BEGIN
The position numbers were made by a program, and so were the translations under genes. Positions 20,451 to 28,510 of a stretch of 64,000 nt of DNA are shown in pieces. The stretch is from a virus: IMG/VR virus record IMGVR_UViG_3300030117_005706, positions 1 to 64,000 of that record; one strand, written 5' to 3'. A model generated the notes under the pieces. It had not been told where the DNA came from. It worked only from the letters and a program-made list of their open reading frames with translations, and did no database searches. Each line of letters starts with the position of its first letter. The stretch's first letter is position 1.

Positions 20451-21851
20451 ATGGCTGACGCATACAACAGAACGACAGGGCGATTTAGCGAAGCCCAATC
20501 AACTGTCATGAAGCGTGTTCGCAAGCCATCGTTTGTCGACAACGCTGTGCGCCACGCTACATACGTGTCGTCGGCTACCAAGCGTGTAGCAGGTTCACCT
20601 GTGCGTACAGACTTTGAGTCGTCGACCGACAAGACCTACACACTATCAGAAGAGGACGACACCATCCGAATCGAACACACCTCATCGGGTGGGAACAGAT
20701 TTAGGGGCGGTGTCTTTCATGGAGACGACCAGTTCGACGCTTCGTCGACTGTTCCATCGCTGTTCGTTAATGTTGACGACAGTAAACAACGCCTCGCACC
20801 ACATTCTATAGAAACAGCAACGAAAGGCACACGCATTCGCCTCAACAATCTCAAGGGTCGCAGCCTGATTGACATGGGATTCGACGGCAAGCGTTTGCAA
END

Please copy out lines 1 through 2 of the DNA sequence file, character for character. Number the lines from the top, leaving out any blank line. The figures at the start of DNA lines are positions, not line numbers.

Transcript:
The position numbers were made by a program, and so were the translations under genes. Positions 20,451 to 28,510 of a stretch of 64,000 nt of DNA are shown in pieces. The stretch is from a virus: IMG/VR virus record IMGVR_UViG_3300030117_005706, positions 1 to 64,000 of that record; one strand, written 5' to 3'. A model generated the notes under the pieces. It had not been told where the DNA came from. It worked only from the letters and a program-made list of their open reading frames with translations, and did no database searches. Each line of letters starts with the position of its first letter. The stretch's first letter is position 1.

Positions 20451-21851